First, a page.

It is time for the EU to get closer to its citizens

Russia’s brutal invasion of Ukraine is a reminder that despite their disagreements, the 27 EU Member States are closely linked to their commitment to peace, common core values, democracy and solidarity. Nevertheless, public confidence in the EU remains low. Today, on Europe Day, after a year of discussions within the framework of Conference on the future of Europeit is time to think honestly about how the EU can be reformed so that it becomes more effective, more responsive to needs and closer to the people.

The pandemic and the humanitarian response to the war in Ukraine have shown that the EU is dependent on its regions, cities and towns in times of crisis. Brave mayors have taken the side of the Ukrainian people, while most of the more than five million Ukrainian refugees receive help and shelter in Polish, Romanian and Hungarian border regions. Cities and regions across the EU collect food, medicine and first aid supplies and send them to Ukraine.

Local and regional authorities in the EU also support millions of Ukrainian refugees in other ways, giving them access to the labor market, housing, education and other social services. The EU has quickly helped these governments by making unused EU funds available to tackle the new emergency. The European Commission has EU cohesion policy – regional funds – used to support regions hosting refugees. The need for cohesion such as investment and value has never been clearer.

The war in Ukraine has also seriously affected the EU’s energy security and promoted energy poverty, which is already affecting more than 30 million Europeans. The decision to continue buying gas and oil from Russia to maintain stability has failed. Now that citizens and especially young people are major concerns on climate change, we can not fall back on fossil fuels. The EU must accelerate the transition to a CO2-neutral economy. Local and regional authorities have a role to play in decentralizing energy production, promoting investment in clean energy and financing the renovation of buildings.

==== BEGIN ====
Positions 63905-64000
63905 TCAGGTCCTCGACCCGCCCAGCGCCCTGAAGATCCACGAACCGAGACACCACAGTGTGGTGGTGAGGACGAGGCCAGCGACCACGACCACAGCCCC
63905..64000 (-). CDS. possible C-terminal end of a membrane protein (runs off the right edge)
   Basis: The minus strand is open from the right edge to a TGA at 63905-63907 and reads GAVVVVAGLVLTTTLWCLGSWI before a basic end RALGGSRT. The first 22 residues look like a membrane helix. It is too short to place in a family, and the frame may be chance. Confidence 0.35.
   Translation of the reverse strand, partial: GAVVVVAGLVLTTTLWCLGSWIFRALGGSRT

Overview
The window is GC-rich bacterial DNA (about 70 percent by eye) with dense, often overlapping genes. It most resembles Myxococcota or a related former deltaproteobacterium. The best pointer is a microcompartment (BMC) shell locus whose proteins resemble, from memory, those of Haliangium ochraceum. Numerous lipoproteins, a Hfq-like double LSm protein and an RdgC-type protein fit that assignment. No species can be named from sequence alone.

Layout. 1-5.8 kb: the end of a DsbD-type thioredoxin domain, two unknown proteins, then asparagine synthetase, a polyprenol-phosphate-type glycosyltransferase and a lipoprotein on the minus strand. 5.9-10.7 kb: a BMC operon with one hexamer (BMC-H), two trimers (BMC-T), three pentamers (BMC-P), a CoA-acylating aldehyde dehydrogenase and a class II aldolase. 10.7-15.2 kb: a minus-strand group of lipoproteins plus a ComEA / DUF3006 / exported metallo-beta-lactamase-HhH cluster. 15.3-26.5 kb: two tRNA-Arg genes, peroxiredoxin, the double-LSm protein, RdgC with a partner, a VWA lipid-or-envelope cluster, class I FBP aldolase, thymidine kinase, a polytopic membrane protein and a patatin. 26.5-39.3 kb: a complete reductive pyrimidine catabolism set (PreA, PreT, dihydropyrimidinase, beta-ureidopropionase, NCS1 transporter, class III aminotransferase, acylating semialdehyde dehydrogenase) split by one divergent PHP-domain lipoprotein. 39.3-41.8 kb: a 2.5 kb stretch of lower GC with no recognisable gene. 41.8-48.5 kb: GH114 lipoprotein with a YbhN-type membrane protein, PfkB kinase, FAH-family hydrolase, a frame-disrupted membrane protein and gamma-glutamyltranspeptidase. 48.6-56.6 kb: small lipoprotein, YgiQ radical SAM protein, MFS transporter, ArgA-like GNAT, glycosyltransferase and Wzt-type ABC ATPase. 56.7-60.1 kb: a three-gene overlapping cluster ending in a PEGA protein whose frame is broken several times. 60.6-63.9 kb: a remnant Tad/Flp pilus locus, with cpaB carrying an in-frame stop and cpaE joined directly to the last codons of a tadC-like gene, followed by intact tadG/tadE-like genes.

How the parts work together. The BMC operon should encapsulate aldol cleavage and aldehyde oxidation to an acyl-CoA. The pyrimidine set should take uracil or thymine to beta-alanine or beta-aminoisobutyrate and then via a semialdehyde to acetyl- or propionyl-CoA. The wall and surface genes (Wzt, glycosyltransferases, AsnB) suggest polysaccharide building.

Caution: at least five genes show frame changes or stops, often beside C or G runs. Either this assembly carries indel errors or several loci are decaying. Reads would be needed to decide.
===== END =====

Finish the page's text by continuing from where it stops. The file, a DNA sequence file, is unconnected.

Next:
For more than ten years, it appears polls that local and regional authorities are the most trusted level of government. The reason for this is simple: Local authorities are part of people’s daily lives, listening to their needs and wants and responding to them. Local and regional representatives implement 70 percent of EU legislation in our territory. However, this important role is not well reflected in the legislative process at EU level.

It is therefore time to strengthen this crucial role through Committee of the Regions, which should go beyond its current advisory role and take on a more binding role in areas with a clear territorial dimension. This will lead to better regulation and more democratic legitimacy in the EU. For example, the 1.2 million local and regional leaders will be encouraged to build bridges between the EU and its citizens.

After a year of debate and good intentions, the Conference on the Future of Europe has shown that citizens demand greater transparency, inclusion, sustainability and security. The institutional debates took place in Brussels and Strasbourg, but the process has strengthened the awareness that local and regional elected leaders are the link between citizens and national governments and Europe. If European democracy is to survive, it is time to speak and act outside Brussels and the national capitals. To give skeptics and people who feel disadvantaged the opportunity to have their voices heard.

Europe must change and put its regions and cities at the center of the issue, otherwise there is a risk that change will be forced by the citizens in the ballot box. How the EU tackles refugee protection, the climate crisis and the post-pandemic economic recovery will shape citizens’ views in 2024. As the European elections approach, the next 12 months will be crucial for citizens to feel that the EU really does matter to them, to their families and their lives. It is time for the EU to get closer to its citizens.

Apostolos Tzitzikostas, Chairman of the Committee of the Regions

Leave a Comment